Nova Scotia lobster plant hopes to lead industry in pollution control

·7 min read
Scott Weare said the pipe socks will collect much more debris in the plant's busier season.  (Robert Short/CBC - image credit)
Scott Weare said the pipe socks will collect much more debris in the plant's busier season. (Robert Short/CBC - image credit)

Angela Riley spends most of her days collecting trash from Nova Scotia beaches.

As she combs through rocks and seaweed, she fills her garbage bags with plastics, ropes, glass, and thousands of small rubber bands.

These bands, used in lobster fishing to hold claws closed, are a common find for Riley. She says the problem is getting worse.

"It seems like every shoreline in Nova Scotia tends to have these lobster bands," Riley said. "And if you go down to the Bay of Fundy or southwest Nova Scotia, Northumberland Strait as well, they're just inundated with them.

"When I say thousands or millions, I'm not over-exaggerating. It's crazy."

Riley is the founder of Scotian Shores, a local business dedicated to cleaning the shorelines of the province.

Two months ago, she discovered a large concentration of lobster bands on the beach near the discharge pipes of a lobster processing plant on Cape Sable Island called Atlantic ChiCan Seafood Ltd.

Riley gave the company a call. To her surprise, they were receptive to her concerns.

Since then, a team from the company has implemented ways to control the refuse expelled by the plant. The team has installed screens on the drains and manholes in the plant, and attached homemade pipe socks to the nine discharge pipes that flow into the ocean.

Robert Short/CBC
Robert Short/CBC

$20 per sock, and 20 minutes to make

Scott Weare, the head of maintenance at the plant, sewed and installed the pipe socks from bait net, and attached them to the pipes with metal clamps from a hardware store.

Weare said commercial pipe socks can be expensive, but his design costs $20 per sock, and 20 minutes to make.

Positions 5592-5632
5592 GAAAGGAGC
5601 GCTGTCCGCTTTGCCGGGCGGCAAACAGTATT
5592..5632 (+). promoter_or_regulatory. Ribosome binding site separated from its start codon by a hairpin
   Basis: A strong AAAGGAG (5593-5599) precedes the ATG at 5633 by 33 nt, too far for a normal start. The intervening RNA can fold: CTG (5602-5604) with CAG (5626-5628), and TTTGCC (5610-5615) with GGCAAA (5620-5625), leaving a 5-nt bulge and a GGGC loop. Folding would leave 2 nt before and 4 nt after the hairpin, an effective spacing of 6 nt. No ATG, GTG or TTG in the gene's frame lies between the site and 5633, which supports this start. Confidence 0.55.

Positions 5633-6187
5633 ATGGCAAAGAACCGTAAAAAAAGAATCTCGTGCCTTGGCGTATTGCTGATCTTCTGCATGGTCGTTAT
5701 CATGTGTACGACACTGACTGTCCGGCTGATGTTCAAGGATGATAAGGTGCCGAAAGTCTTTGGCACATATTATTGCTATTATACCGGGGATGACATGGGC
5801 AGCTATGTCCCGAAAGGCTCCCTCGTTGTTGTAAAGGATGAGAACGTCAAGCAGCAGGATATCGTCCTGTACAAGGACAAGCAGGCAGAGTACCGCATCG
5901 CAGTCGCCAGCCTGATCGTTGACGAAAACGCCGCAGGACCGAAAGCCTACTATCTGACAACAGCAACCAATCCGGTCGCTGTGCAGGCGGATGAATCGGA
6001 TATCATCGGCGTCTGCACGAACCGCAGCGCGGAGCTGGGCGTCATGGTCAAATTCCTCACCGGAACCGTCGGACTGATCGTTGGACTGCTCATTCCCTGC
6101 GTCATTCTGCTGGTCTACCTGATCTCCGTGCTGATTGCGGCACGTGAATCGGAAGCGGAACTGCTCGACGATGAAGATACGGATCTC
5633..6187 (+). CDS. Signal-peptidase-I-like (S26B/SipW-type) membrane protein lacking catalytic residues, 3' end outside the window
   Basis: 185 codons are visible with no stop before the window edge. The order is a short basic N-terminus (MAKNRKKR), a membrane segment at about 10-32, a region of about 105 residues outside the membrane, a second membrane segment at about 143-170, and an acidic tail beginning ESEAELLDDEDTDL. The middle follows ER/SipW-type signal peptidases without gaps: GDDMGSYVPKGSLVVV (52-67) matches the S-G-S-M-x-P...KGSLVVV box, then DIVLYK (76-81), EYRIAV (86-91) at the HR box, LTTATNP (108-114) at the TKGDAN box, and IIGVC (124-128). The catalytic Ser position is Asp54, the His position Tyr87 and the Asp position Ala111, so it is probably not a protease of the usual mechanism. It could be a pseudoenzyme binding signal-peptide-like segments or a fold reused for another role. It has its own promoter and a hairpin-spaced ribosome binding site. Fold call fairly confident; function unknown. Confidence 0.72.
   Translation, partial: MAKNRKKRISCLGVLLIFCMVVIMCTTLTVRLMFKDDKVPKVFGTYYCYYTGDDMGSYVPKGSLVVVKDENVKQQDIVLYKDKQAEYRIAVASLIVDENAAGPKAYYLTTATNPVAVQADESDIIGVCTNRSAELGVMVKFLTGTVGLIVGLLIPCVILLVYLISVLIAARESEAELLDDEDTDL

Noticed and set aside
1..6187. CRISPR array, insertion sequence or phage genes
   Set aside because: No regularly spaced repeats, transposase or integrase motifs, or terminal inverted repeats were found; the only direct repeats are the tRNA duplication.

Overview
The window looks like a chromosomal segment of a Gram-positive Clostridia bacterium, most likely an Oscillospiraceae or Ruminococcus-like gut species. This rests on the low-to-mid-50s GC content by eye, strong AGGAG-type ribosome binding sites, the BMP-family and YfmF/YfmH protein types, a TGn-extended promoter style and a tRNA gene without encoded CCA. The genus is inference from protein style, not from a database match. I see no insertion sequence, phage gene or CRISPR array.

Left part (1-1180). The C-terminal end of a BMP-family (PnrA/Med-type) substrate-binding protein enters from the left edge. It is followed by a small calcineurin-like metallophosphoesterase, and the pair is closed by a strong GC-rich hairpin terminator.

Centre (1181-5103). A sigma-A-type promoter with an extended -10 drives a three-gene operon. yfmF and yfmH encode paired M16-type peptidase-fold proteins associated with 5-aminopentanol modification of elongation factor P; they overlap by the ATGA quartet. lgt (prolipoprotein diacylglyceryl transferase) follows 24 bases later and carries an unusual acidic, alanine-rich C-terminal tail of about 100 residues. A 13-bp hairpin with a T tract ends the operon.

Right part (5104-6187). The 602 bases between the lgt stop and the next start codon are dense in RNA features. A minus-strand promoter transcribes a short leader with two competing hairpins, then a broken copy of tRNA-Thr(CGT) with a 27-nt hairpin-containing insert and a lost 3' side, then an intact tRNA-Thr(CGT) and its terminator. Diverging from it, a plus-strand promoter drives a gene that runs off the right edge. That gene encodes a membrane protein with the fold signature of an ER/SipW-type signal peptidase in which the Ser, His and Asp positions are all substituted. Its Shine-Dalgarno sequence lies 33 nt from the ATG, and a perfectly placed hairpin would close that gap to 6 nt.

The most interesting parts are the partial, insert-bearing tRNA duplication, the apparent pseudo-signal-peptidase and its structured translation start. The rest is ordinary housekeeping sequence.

He said the company hopes to be a leader in the industry and inspire others to use the same methods.

"Let's get a jump on the ball and be ahead of it," Weare said. "And then hopefully we can help other people out … you know, hand off our knowledge of what we've come up with to other people."

Since the pipe socks were installed two weeks ago, they have collected a significant amount of garbage that would have slipped past the screens on the inside of the plant.

"A month ago, that little sand beach where we were was flooded with little brown paper tags and rubber bands, and … the big tags," Weare said. "And as we were down there earlier [today], there was very little on that beach."

Robert Guertin/CBC
Robert Guertin/CBC

Widespread issue

When she started investigating the bands on shore, Riley assumed they were coming from lobster boats, where they are put on the lobsters.

But as she spoke to people in the industry and tracked the locations with the highest concentrations, she was surprised by what she found.

"I personally actually went lobster fishing one day because I had to find out," Riley said. "[They] took me to a couple of pipes at some processing plants and my jaw hit the ground because they are being flushed out of the processing plants."

She said she isn't blaming every plant, but she has seen multiple instances of bands and plastics coming from discharge pipes on the South Shore and the Bay of Fundy areas, where lobster processing is common.

"I think sometimes what happens is one plant might be like, 'Oh, it's only us. We're only releasing this many.' But then when you go up to the Bay of Fundy and you see the amount that are up there, it's really a combined effort of pollution."

Robert Short/CBC
Robert Short/CBC

Government response

Riley said she contacted the provincial Department of Environment and Climate Change about the issue, but the department's response was unclear.

In a statement emailed to CBC News, Tracy Barron, a spokesperson for the department, said lobster bands are considered litter from a provincial perspective.

"We have received a complaint recently regarding lobster bands being discharged from a pipe coming from a processing plant," Barron said. "The department has provided the facility with educational materials and contacted the federal agency responsible for regulating these facilities, the Canadian Food Inspection Agency."

When CBC asked the Canadian Food Inspection Agency about the issue, a spokesperson said the agency has inspected all lobster plants in Nova Scotia over the last five years, "however, inspection of litter release falls outside of the CFIA's mandate."